Perceptual decision confidence is sensitive to forgone physical effort expenditure

William Turner, Raina Angdias, Daniel Feuerriegel, Trevor T.-J. Chong, Robert Hester, Stefan Bode

Research output: Contribution to journalArticleResearchpeer-review

6 Citations (Scopus)


Contemporary theoretical accounts of metacognition propose that action-related information is used in the computation of perceptual decision confidence. We investigated whether the amount of expended physical effort, or the ‘motoric sunk cost’ of a decision, influences perceptual decision confidence judgements in humans. In particular, we examined whether people feel more confident in decisions which required more effort to report. Forty-two participants performed a luminance discrimination task that involved identifying which of two flickering grayscale squares was brightest. Participants reported their choice by squeezing hand-held dynamometers. Across trials, the effort required to report a decision was varied across three levels (low, medium, high). Critically, participants were only aware of the required effort level on each trial once they had initiated their motor response, meaning that the varying effort requirements could not influence their initial decisions. Following each decision, participants rated their confidence in their choice. We found that participants were more confident in decisions that required greater effort to report. This suggests that humans are sensitive to motoric sunk costs and supports contemporary models of metacognition in which actions inform the computation of decision confidence.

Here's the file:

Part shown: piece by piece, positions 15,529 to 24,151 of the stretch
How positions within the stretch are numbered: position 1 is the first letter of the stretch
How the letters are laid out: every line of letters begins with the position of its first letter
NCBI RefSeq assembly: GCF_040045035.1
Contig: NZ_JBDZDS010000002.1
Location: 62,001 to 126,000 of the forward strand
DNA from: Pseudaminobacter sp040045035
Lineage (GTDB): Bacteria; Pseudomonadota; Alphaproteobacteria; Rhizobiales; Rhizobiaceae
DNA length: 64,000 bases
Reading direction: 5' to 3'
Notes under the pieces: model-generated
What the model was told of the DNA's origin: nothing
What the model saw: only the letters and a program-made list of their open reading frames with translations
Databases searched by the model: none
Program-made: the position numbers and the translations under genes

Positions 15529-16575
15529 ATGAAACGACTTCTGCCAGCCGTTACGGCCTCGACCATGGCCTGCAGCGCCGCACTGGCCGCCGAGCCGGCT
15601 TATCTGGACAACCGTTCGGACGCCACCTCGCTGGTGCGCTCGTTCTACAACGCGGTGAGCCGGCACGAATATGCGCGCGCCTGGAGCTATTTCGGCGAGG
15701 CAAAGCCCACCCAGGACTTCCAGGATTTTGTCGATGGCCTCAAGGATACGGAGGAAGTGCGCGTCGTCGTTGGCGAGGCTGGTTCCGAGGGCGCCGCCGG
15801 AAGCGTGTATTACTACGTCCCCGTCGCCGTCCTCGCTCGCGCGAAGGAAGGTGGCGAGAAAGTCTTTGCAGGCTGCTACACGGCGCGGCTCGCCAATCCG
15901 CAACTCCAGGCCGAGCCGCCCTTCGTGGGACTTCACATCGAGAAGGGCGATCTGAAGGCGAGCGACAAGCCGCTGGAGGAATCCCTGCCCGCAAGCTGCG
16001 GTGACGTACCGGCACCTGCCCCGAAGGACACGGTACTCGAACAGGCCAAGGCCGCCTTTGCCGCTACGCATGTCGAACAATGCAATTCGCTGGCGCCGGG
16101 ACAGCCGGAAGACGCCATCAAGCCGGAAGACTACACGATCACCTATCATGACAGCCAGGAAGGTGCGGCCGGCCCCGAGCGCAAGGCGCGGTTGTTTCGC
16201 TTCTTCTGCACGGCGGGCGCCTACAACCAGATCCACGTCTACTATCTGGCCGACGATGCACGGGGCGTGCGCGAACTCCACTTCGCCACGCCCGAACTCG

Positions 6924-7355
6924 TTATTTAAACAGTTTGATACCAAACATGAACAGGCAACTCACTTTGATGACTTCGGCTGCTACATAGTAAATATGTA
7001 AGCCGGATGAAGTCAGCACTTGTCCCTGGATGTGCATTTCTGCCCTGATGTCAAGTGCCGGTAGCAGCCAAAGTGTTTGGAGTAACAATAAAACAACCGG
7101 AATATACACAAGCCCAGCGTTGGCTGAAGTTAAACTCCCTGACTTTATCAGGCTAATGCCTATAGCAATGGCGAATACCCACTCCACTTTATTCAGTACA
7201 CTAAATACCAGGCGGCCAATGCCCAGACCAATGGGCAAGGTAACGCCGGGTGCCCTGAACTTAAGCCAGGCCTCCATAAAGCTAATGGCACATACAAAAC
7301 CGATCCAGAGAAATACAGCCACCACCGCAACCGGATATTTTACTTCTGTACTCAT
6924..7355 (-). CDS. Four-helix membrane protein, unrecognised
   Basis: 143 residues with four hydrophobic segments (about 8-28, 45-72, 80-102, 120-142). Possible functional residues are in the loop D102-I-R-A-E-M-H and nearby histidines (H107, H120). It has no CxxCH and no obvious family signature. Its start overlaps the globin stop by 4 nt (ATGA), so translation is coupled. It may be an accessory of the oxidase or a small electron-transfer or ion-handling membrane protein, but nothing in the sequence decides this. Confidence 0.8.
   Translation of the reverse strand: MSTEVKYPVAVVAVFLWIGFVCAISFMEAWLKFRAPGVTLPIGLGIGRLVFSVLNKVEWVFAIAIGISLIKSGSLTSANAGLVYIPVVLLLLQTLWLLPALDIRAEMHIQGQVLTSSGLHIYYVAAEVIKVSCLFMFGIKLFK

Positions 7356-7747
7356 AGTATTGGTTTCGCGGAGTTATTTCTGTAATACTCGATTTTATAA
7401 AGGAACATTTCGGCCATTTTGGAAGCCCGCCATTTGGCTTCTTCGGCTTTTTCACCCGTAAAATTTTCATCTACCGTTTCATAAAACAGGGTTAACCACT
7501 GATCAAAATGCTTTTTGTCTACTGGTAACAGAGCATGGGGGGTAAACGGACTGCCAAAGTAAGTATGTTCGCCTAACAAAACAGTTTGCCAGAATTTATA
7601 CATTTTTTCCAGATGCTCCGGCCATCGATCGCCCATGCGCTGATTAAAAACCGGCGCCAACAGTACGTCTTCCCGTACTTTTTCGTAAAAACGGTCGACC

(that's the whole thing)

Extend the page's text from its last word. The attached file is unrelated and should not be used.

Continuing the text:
Original languageEnglish
Article number104525
Number of pages11
Publication statusPublished - Feb 2021


  • Decision confidence
  • Metacognition
  • Motor costs
  • Physical effort
  • Sunk costs

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